If you aim to run a 3-hour 30-minute marathon pace, your goal time for each 800-meter should be three minutes and thirty seconds.

  • Once you’re warmed up, start the Yasso 800s by running eight 800-meter repeats with a recovery jog in between each set.
  • The recovery jog should be equal in time to the 800-meter interval, e.g., if you run the 800 in three minutes, then your recovery jog should be three minutes as well.
  • The aim is to maintain a consistent pace and run each 800-meter as fast as possible while recovering enough to run the next one.

As you progress with the workout, you can increase the number of repeats and decrease the recovery time until you can run ten 800-meter repeats in the same time you want to complete a full marathon. These can be done often in your marathon training and help you target a faster per mile pace.

For instance, if you aim to run a 3-hour 30-minute marathon, your goal would be to run ten 800-meter repeats in 3 minutes and 30 seconds, with a 3-minute recovery jog in between each.

Pyramid Intervals

What Are Pyramid Intervals?

Pyramid intervals follow a pattern of increasing and decreasing intervals, hence the name.

Why Should You Run Pyramid Intervals?

They offer all the same benefits as regular track intervals but with a bit more variety, helping you fight boredom since you’re mentally “working your way up a ladder,” with the intervals getting more challenging as you go on. 

Pyramid Interval Workout for Half Marathoners:

To perform pyramid intervals, start with a warm-up of easy running for about 10-15 minutes. Once you feel sufficiently warmed up, begin the intervals.

Start with a short, high-intensity interval of 30 seconds, followed by 30 seconds of rest. Next, increase the interval time to 45 seconds and decrease the rest time to 15 seconds. 

Continue to increase the interval time with every rep until you reach your maximum interval time, then decrease the time with every rep until you complete the pyramid pattern.

Race Into a New Season With These Track Workouts For Distance Runners

The idea of running on a track can be intimidating, but with these five track workouts for distance runners, you can race ahead into the new distance running season with confidence.

And these aren’t the only track workouts you can do, either – mile repeats are another example of track workouts that will help you improve your time on race day, and you don’t have to have a running coach to get started.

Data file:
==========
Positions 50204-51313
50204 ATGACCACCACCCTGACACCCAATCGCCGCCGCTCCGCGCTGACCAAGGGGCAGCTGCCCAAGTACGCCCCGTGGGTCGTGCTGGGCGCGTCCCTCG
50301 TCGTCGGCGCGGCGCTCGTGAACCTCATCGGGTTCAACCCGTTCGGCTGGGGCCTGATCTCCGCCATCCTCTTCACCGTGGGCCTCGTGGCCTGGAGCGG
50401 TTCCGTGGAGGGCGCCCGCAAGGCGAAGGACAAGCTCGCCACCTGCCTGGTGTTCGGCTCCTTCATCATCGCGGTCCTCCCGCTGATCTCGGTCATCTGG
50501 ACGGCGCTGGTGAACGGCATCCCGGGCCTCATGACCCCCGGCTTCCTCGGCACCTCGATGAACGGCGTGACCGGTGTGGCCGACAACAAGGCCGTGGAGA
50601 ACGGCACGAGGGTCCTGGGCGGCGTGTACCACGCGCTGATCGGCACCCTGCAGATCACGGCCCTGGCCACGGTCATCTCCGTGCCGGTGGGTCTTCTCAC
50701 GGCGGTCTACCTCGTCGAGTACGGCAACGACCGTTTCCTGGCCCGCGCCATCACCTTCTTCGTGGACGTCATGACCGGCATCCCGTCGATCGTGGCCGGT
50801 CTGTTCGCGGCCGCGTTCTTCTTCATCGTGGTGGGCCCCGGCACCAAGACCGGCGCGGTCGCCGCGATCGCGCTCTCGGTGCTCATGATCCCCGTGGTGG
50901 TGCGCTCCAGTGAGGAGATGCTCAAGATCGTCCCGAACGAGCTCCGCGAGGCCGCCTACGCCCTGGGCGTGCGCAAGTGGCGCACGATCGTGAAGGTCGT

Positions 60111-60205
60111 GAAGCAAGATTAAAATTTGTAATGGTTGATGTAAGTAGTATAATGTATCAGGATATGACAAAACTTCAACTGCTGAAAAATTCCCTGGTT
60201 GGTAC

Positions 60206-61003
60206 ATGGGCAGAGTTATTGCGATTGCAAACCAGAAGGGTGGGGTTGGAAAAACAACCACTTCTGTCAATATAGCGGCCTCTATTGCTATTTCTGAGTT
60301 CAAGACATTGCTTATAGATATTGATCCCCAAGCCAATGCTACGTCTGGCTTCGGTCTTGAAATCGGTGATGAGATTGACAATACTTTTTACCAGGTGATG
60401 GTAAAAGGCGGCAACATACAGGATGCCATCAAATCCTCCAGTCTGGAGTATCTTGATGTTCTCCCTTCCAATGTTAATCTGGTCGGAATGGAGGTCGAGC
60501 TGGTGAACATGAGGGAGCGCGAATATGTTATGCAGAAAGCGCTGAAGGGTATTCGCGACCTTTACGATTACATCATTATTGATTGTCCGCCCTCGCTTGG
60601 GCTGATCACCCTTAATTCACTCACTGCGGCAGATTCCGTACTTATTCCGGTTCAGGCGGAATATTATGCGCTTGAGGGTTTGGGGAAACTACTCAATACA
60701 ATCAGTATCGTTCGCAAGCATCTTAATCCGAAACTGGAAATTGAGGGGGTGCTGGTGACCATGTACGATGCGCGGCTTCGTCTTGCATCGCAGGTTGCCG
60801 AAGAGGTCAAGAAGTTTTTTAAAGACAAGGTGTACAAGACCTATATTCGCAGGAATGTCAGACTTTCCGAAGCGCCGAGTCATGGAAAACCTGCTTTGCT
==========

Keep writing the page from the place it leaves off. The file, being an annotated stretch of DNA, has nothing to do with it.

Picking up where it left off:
Hopefully, this guide has shown you just how you can use a running track to its full potential.

Remember to start with a warm-up and end with a cool-down jog, stretch after each workout, and gradually increase the intensity of your workouts to avoid injuries.

Mix up these workouts to keep your body guessing – and to prevent boredom. And most importantly, have fun while you’re doing them!

How do you train a distance runner in track?

Beginners should prioritize building up their aerobic capacity to increase their cardiovascular endurance. A basic training program can include weekly runs with increasing distance and pace, strength training to improve the muscles’ strength and power, and tempo runs to improve your speed endurance.

What exercises help with distance running?

Exercises like squats, lunges, calf raises, and deadlifts are some of the best for building up leg strength. These exercises will help you improve your running form, stability, and strength. Core exercises for workouts, such as planks and leg raises, will help improve your overall balance and stability.

How do 1500m runners train?

1500m runners train with a mixture of speed training and endurance training. They do interval training, strength training, and speed training that includes hill intervals, fast repeats, and race pace running.

How do I train for 100M and 200M sprint?

Short distance runners (100M and 200M) focus on developing explosive power for sprinting. The focus is on training to optimize the energy production system and strengthen fast-twitch fibers. Intensive strength and resistance training are essential to enhance muscle mass and improve neuromuscular efficiency.

How do you train for a track workout?

To get started with a track workout at any level (high school, college, etc) begin with a warm-up that includes some light jogging and dynamic stretching. Then, move on to some interval training, where you alternate between sprinting and jogging for a set number of reps. Finally, finish with a cool-down that includes some static stretching.

What is the difference between a sprinter and a distance runner?

The main difference between a sprinter and a distance runner is the intensity and duration of the effort. Sprinters focus on short bursts of maximum power, whereas distance runners aim for endurance over long periods. Sprinters require more explosive strength, while distance runners require greater cardiovascular endurance and efficiency.

What are the benefits of training for distance?

Distance running has numerous benefits that include improving cardiovascular fitness, enhancing stamina, strengthening muscles and bones, reducing body fat composition, and providing mental clarity and relaxation.

What are the benefits of plyometric exercises?

Plyometric exercises help enhance your explosiveness and agility in running. They are essential for improving muscle contractility, power output, muscular strength, and calf flexibility. Plyometrics also reduce the risk of injuries and improve neuromuscular coordination.

What are some exercises to include in a workout for a distance runner?

Effective exercises to include in a workout for a distance runner include dynamic warm-up exercises, such as lunges and high knees, followed by strength training exercises for runners, such as squats and deadlifts. Hill repeats and tempo runs can improve endurance and speed, while plyometrics, such as running drills and box jumps, can help boost explosive power.